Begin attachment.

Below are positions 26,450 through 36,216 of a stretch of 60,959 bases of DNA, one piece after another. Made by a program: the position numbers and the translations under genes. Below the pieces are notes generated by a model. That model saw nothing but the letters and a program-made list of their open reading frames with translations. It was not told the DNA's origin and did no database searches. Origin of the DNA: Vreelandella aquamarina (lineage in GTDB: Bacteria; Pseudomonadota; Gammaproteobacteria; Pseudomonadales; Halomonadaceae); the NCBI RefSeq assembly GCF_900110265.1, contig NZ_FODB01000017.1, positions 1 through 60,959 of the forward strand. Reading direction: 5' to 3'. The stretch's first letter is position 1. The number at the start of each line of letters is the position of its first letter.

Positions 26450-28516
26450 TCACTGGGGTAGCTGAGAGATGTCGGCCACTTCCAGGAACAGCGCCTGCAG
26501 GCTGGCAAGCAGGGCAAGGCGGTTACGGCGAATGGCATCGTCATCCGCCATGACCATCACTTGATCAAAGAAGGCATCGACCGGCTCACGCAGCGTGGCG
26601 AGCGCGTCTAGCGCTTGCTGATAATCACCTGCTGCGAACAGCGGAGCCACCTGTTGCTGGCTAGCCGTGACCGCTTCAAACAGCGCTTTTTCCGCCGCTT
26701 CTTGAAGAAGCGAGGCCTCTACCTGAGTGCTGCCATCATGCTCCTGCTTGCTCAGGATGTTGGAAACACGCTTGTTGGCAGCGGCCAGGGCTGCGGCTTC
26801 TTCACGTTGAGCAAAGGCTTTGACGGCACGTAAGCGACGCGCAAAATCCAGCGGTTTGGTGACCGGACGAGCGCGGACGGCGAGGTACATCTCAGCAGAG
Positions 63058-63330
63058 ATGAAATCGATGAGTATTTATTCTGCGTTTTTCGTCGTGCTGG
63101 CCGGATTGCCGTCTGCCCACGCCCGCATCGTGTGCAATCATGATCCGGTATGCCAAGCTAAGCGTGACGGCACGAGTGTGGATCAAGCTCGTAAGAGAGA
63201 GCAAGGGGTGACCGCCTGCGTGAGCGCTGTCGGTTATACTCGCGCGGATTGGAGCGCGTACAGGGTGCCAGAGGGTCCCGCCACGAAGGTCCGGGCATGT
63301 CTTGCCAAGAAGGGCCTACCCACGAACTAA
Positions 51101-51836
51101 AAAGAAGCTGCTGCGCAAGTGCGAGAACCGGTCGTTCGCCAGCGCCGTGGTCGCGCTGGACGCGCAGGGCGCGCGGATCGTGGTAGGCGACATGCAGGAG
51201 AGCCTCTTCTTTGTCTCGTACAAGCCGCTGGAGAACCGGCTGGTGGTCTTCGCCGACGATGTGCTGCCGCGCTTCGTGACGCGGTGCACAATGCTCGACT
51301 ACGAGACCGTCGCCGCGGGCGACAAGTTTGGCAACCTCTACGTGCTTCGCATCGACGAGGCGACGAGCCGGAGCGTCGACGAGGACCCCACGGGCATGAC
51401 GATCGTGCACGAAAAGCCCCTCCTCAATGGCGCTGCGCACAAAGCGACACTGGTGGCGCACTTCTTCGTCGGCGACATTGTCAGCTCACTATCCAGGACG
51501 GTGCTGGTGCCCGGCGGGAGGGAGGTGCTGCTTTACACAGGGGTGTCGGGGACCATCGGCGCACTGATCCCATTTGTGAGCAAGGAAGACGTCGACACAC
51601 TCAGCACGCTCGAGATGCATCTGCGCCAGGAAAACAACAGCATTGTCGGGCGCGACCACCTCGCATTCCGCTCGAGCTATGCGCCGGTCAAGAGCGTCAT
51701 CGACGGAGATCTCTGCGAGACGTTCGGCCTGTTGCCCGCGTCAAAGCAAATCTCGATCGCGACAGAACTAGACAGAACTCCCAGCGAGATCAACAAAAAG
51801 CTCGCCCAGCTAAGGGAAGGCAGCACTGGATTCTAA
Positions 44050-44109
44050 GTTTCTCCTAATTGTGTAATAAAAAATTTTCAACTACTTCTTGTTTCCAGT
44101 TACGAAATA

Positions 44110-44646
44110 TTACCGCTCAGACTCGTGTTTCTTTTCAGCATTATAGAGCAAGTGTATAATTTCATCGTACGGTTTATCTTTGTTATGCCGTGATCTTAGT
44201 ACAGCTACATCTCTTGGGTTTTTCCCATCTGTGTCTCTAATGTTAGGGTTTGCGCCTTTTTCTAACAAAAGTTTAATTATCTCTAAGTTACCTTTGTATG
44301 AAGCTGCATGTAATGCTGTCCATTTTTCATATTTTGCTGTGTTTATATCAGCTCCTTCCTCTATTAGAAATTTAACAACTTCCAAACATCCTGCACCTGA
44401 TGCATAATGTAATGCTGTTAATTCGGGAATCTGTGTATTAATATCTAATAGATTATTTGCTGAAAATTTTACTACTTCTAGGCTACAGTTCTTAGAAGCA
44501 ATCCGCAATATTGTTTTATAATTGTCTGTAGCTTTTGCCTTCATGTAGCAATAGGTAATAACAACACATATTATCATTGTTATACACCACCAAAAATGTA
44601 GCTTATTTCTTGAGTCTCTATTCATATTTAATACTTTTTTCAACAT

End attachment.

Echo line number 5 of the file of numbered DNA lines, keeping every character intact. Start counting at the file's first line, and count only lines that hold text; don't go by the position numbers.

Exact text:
26601 AGCGCGTCTAGCGCTTGCTGATAATCACCTGCTGCGAACAGCGGAGCCACCTGTTGCTGGCTAGCCGTGACCGCTTCAAACAGCGCTTTTTCCGCCGCTT